Don’t Assume

ask

Have you ever assumed that someone was upset with you based upon their actions, tone of voice or facial expressions? Then you find out later that you were wrong? Assuming can result in unnecessary conflict. It can start rumors, ruin friendships and cause family members to separate.

Unfortunately, this happens a lot. People assume that someone feels a certain way, when in fact they couldn’t be further from the truth.

One thing I’ve learned over the past few years is to never assume anything. Why assume something when you can just ask? I think that many people don’t ask, because they fear that others will see them as insecure. Others don’t, because they are certain that their assumption is correct. Therefore they don’t feel the need to seek confirmation.

I’ve gotten to the point where asking for confirmation, is much more important than fearing how people will perceive me. The same applies even when I wholeheartedly believe that my assumption is right. People who know me well, know that if I’m curious about something, I’ll flat out ask them. To me, that is so much easier than putting tension on myself, worrying about something that in most cases isn’t even true.

People waste so much time having a one way fight with someone else, who isn’t even aware that there’s a fight going on. There’s nothing wrong with asking for confirmation. In fact, by doing so a lot of potential problems could be avoided.

Don’t assume anything. Just ask. It’s so much easier.

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34 Responses to Don’t Assume

  1. It is so much easier. I still struggle with assuming sometimes. Growing up is so hard sometimes! 🙂 Even at my age.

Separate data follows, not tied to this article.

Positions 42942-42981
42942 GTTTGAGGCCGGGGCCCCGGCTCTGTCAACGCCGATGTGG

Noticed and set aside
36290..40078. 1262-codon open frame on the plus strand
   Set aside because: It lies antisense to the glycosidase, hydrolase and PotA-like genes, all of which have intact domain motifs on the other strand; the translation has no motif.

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  2. I couldn’t agree with you more. I learned a long time ago it was better to ask for clarification than to poison the well with assumptions. I like to say now that “assumptions make you look like an asshole” and it’s hard not to feel hurt or frustrated when others assume things about me that don’t have a shred of truth to them. I only wish that more people would spend less time making assumptions and more time building constructive relationships with others.

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    • mewhoami says:

      I’ve heard that same statement said of assumptions. It can be pretty accurate at times. I’m the same with you on feeling hurt when people assume things about me. Maybe that’s a big part of why I ask people, because it sure would be nice to be treated the same way. You’re right, life is too short to waste time on petty things.

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  3. suzjones says:

    I had the same thing happen at work yesterday. I came home with it playing in my mind. I was going to ask but that probably wouldn’t be a good idea. I made the decision that I am going to put it out of my mind. If I have upset someone, then knowing my workplace I will find out in due course.

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    • mewhoami says:

      It can happen everywhere and with any type of relationship. In the workplace, you don’t have to worry because as you said, you will find out eventually. Until then, don’t fret over it. It’s not worth the time or the energy.

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  4. Right on!!! It is so much easier and better for everyone – and I figure if they don’t tell me the truth when I ask for it, then it’s on them! 🙂 Excellent post!

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    • mewhoami says:

      Exactly! That’s the way I see it too. Whatever answer they give me, is the one I’ll take. If they lie, then they have to be the one to deal with that. It’s off my shoulders. Good for you for asking them instead of assuming.